Out-of-Home Video Ad Bureau Unveils Guidelines

Aims to Measure Viewers and Time Spent

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NEW YORK (AdAge.com) -- As broadcast TV ratings continue to decline in a manic-depressive economy, marketers are more rampantly searching for new, scalable venues to place their video-based ads. Helping to accelerate the conversation is the official debut of the Out-of-Home Video Advertising Bureau's Audience Metrics Guidelines, announced today at an all-day OVAB Summit in New York.

The 20-month-old OVAB was founded in January 2007 as a way to create standards and practices for buying and selling the emerging digital out-of-home media category, which includes everything from elevators (Captivate, the Wall Street Journal Office Network) to taxis (NBC Everywhere's Taxi TV) to health clubs and airlines (Ideacast). Patrick Quinn, CEO of PQ Media, predicts the U.S. digital out-of-home media marketplace will grow 11.2% to $2.43 billion in 2008.

Think ahead
OVAB president Suzanne Alecia said the goal of the new metrics is to elevate digital out-of-home and place-based media to a strategic planning position for marketers and media buyers. "One of the things we've learned in forming OVAB is that in order to be on a plan, you actually have to be talked about a year before that buy actually gets executed," she said in a keynote outlining the new metrics guidelines. "Because we've been so disparate, talking different languages, [agencies and marketers] just haven't had the time to wrap their heads around it."

The new guidelines are divided into three dimensions -- presence, notice and dwell time. Presence refers to the actual environment of the ad vehicle, where the screen is both visible, and if applicable, audible. Notice determines whether or not viewers actually saw the ad, similar to the Traffic Audit Bureau's forthcoming eyes-on metric for traditional out-of-home and billboards. Dwell time is the amount of time spent in the ad vehicle's zone.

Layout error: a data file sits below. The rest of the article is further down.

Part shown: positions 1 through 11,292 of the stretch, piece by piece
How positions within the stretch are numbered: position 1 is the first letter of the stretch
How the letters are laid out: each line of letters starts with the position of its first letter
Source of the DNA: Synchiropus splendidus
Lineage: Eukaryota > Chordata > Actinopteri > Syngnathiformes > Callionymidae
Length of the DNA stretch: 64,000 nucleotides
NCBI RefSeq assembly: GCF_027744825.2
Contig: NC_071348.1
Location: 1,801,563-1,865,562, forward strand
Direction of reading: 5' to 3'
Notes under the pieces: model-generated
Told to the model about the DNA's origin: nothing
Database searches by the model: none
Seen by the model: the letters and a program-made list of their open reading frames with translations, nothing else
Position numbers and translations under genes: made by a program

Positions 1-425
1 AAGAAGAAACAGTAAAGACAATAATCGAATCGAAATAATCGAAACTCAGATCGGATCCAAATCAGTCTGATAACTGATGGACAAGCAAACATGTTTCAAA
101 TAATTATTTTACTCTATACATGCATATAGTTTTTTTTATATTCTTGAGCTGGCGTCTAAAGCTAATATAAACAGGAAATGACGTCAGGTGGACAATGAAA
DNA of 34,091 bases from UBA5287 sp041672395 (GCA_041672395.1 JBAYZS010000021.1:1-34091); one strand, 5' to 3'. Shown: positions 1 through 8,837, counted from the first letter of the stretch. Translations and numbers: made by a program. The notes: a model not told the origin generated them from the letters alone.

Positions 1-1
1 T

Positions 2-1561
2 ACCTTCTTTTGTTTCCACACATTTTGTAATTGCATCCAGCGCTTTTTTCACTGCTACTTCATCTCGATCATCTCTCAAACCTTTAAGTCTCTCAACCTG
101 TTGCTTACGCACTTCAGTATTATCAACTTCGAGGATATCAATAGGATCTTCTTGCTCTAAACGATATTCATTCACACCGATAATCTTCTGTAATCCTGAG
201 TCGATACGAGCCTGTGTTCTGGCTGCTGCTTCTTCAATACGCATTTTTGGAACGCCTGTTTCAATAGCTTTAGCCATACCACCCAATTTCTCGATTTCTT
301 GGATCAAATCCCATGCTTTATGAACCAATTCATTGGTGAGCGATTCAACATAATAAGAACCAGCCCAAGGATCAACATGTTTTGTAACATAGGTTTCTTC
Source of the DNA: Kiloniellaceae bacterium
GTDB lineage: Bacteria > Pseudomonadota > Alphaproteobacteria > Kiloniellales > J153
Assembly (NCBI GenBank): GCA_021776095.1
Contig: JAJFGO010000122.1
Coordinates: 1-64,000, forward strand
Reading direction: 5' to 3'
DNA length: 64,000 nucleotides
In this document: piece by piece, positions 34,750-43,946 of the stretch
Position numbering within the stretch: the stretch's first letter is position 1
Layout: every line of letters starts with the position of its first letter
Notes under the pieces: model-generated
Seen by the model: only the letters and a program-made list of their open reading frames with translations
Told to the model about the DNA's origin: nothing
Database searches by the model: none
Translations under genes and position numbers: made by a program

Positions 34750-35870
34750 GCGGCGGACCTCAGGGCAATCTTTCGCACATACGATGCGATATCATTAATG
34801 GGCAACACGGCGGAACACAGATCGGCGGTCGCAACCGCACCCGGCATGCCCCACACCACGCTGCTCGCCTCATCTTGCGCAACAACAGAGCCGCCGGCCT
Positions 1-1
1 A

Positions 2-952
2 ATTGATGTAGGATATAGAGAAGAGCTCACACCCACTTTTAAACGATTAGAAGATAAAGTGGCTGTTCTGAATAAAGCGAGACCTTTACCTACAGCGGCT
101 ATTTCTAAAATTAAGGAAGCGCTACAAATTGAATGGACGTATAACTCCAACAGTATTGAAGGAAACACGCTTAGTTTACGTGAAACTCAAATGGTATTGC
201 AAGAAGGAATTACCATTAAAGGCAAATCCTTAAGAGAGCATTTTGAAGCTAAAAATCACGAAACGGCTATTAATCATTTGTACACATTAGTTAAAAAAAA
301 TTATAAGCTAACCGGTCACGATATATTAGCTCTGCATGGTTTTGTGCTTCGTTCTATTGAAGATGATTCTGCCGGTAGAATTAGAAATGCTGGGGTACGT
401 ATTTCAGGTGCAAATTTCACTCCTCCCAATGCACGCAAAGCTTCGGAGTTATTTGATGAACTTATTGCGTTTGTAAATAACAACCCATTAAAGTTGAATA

Individual ad impressions will then be measured under the Average Unit Audience, a composite number that measures how many times an ad was seen within a content rotation, similar to Nielsen's C3 rating for TV, or those households that will watch the ads within three days of a program's original air date

Creating a common language
Prior to the OVAB guidelines, media vendors in digital out-of-home had to rely on individual case studies with trusted research companies like Nielsen and Arbitron. The OVAB guidelines, Ms. Alecia noted, are not intended to replace the need for any third-party measurement company but rather create a common language of currency for buyers and sellers to negotiate upon.

Now that digital out-of-home has its first official set of metrics, the next step is determining where its future ad dollars will come from. Earlier this year, Publicis Groupe's MediaVest moved some $100 million in broadcast TV dollars from clients like Procter & Gamble, Kraft and Coca-Cola to cinema-based vendors National Cinemedia and Screenvision.

But a panel of media agency planners said the agencies have already begun to structurally organize themselves to buy video more holistically, whether it's on TV, online or in emerging media like digital out-of-home. "We've taken a structural reorganization where we tried to organize ... planners and activation specialists in a group that serves like-minded clients," said Rob Jayson, exec VP-planning director for Zenith Media. "Now planners sit with the network TV people, print people and digital people so we can surround our learning with each set of clients."

Digital discussion
A separate panel of brand marketers discussed the role digital out-of-home media is currently playing in an economy where their dollars are required to work even harder, often at the expense of experimental ad budgets.

John Marson, senior manager of media services for Kraft Foods, said although the cost-per-thousand viewers of digital out-of-home campaigns remains competitive with other media -- most comparable to cable TV -- there are other value propositions at stake when vendors approach his company with fancy video technology. "Their biggest asset isn't the hardware, it's the consumers. If they understand that asset to the nth degree and can help us reach them, that's what we're willing to pay for."
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